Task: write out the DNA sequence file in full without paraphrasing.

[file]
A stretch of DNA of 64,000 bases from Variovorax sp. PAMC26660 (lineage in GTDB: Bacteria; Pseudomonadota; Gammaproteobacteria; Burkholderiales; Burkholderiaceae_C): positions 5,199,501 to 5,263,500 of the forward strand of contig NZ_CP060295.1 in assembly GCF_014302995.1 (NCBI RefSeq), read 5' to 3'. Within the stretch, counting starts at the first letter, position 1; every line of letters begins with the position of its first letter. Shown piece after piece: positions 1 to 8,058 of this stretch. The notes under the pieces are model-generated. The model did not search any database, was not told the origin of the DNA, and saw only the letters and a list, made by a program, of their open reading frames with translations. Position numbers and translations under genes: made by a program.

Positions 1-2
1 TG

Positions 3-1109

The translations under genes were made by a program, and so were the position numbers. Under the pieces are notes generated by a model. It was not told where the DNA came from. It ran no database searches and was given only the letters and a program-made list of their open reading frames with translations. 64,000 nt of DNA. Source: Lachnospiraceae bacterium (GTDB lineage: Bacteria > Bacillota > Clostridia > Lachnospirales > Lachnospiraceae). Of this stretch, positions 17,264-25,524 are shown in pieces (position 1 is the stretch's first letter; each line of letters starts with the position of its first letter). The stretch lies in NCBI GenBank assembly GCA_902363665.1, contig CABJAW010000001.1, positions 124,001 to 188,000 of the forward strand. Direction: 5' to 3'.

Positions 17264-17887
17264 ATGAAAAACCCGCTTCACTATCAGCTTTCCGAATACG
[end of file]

A stretch of DNA of 64,000 bases from Variovorax sp. PAMC26660 (lineage in GTDB: Bacteria; Pseudomonadota; Gammaproteobacteria; Burkholderiales; Burkholderiaceae_C): positions 5,199,501 to 5,263,500 of the forward strand of contig NZ_CP060295.1 in assembly GCF_014302995.1 (NCBI RefSeq), read 5' to 3'. Within the stretch, counting starts at the first letter, position 1; every line of letters begins with the position of its first letter. Shown piece after piece: positions 1 to 8,058 of this stretch. The notes under the pieces are model-generated. The model did not search any database, was not told the origin of the DNA, and saw only the letters and a list, made by a program, of their open reading frames with translations. Position numbers and translations under genes: made by a program.

Positions 1-2
1 TG

Positions 3-1109

The translations under genes were made by a program, and so were the position numbers. Under the pieces are notes generated by a model. It was not told where the DNA came from. It ran no database searches and was given only the letters and a program-made list of their open reading frames with translations. 64,000 nt of DNA. Source: Lachnospiraceae bacterium (GTDB lineage: Bacteria > Bacillota > Clostridia > Lachnospirales > Lachnospiraceae). Of this stretch, positions 17,264-25,524 are shown in pieces (position 1 is the stretch's first letter; each line of letters starts with the position of its first letter). The stretch lies in NCBI GenBank assembly GCA_902363665.1, contig CABJAW010000001.1, positions 124,001 to 188,000 of the forward strand. Direction: 5' to 3'.

Positions 17264-17887
17264 ATGAAAAACCCGCTTCACTATCAGCTTTCCGAATACG